UKa��s Filter Theatre brings anarchy, laughs and music with their version of Twelfth Night
A cast dressed in scruffy clothes and a stage that looks ready for a rock concert does not really lend itself to our image of a production of Shakespeare. In fact, in Filter Theatrea��s Twelfth Night, the actors work as musicians, too. a�?If we can blur the line between what constitutes a performer, then we have done our job,a�? smiles Oliver Dimsdale, the associate director of the UK-based devising theatre company. In its tenth year of performance (it premiered at the Complete Works Festival in Stratford-Upon-Avon in 2006), the play is a contemporary vision and a�?a response to the first line of the play, a�?If music be the food of love, play ona��,a�? states Dimsdale. We see that in how the play opens in the middle of a jam session and how the great storm is portrayed through aA� BBC shipping forecast. But whata��s most interesting is its actor-audience relationship. Previous shows have seen actors dressing in jackets borrowed from the crowd and even sharing a box of pizza with them! a�?The performers let themselves be inspired on stage on a nightly basis. While much of the show is tightly rehearsed, many areas are left open,a�? he says. Though they work from a pre-cut script (of 80 minutes), and have removed lines that arena��t too understandable, theya��ve mostly stuck to the Barda��s words. The musica��composed by Londoners Tom Haines and Ross Hughes, and ranging from jazz to rocka��also keeps with the mood. Brought down by The British Council, the team will conduct an acting workshop ahead of the show on December 8, at their library (10-11.30 am, 9884029866).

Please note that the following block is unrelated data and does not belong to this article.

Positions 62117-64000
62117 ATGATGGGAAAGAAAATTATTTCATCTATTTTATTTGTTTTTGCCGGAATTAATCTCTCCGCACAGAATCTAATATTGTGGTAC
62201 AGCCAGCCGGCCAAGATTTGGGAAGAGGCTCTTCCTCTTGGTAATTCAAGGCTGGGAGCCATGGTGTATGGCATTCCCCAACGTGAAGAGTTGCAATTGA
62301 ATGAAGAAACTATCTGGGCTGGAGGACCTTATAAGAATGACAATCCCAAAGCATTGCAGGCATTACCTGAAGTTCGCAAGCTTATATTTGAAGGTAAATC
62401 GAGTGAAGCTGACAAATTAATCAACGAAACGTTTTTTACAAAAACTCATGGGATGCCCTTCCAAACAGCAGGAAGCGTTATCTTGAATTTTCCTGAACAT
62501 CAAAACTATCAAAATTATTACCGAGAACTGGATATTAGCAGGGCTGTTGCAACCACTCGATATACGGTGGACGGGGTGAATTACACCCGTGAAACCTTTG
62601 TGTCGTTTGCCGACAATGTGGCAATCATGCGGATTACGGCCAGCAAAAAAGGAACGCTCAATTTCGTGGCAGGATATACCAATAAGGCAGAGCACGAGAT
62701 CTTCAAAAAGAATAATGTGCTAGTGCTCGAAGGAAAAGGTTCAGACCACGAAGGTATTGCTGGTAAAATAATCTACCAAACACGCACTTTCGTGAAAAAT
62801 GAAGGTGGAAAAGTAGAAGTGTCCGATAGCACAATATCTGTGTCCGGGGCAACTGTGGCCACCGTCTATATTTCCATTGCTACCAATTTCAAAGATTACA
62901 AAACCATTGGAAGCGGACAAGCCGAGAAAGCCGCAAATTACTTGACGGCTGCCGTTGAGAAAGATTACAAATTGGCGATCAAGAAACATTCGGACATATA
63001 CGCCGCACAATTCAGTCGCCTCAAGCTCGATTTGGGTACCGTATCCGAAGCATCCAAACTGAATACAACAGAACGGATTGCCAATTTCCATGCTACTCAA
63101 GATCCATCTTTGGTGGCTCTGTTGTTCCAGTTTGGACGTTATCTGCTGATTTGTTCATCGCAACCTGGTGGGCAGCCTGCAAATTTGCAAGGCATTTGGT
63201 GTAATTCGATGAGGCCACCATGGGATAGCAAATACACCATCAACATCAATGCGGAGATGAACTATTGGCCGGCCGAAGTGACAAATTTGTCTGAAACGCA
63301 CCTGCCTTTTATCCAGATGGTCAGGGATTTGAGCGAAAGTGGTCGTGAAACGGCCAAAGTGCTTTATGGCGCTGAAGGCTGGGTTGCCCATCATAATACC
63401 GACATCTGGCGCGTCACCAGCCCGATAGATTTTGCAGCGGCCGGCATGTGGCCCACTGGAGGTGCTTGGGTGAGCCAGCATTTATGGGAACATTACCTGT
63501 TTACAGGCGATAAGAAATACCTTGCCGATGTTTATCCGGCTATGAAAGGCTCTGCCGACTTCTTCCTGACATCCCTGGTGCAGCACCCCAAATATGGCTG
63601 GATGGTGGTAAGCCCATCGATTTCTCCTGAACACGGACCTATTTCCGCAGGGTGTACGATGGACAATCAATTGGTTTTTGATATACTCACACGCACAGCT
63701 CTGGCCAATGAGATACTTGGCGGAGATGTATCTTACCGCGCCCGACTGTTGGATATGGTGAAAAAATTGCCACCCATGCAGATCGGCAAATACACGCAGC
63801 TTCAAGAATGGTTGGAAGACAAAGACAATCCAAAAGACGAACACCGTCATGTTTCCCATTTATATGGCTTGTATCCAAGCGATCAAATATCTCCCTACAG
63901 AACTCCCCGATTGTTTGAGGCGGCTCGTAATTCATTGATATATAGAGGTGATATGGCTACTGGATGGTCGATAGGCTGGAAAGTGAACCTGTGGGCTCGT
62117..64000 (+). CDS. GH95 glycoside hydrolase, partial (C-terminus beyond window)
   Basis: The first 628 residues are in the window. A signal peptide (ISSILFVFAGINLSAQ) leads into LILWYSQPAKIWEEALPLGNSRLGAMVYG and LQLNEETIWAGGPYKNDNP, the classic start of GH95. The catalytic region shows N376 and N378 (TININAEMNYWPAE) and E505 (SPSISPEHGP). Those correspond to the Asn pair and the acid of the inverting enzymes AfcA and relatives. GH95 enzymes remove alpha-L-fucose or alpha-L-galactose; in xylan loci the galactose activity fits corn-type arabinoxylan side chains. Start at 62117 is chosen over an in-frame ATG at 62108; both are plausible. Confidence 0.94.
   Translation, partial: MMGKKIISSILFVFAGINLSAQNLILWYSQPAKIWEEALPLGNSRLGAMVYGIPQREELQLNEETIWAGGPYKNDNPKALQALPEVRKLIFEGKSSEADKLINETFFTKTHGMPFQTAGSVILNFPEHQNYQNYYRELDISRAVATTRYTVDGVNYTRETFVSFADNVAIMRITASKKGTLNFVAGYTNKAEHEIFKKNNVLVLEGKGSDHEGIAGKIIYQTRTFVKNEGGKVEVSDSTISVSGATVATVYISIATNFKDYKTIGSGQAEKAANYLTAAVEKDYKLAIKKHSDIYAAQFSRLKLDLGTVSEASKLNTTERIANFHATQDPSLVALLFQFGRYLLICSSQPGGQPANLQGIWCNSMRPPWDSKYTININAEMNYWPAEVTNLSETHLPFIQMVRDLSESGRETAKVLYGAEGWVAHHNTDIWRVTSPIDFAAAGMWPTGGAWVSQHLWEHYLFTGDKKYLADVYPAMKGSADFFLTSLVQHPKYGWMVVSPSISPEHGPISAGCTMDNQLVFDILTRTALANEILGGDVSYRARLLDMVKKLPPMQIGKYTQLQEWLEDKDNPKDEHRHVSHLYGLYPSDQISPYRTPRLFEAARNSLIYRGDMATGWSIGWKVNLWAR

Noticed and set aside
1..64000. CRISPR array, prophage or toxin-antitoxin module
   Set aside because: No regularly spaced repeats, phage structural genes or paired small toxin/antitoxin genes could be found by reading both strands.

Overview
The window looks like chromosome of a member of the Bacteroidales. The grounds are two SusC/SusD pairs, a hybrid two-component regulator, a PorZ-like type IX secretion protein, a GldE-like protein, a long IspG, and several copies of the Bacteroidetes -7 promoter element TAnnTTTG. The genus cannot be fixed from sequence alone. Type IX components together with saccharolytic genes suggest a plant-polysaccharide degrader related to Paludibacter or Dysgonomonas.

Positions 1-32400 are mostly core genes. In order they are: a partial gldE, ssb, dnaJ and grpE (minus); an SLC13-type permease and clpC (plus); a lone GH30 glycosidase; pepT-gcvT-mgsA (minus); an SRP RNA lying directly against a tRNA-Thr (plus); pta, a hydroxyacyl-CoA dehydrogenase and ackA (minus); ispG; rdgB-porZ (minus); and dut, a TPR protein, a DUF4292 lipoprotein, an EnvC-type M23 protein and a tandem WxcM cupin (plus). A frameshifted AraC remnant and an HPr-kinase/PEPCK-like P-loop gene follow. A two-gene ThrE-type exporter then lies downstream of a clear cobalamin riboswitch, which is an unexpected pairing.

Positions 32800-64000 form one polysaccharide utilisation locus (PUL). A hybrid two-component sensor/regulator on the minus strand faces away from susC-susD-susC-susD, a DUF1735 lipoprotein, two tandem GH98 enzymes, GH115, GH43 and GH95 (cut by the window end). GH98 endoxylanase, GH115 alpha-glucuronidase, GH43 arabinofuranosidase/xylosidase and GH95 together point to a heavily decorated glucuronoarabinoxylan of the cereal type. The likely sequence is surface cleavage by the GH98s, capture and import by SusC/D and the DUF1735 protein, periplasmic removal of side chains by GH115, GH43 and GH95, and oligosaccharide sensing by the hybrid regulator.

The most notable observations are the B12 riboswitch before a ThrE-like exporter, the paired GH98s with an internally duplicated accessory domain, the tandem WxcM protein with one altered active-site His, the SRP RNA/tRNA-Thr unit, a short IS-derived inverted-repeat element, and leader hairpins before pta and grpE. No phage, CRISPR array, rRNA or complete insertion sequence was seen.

December 8-9, at 7 pm, Phoenix MarketCity. Details: 30083008
Surya Praphulla Kumar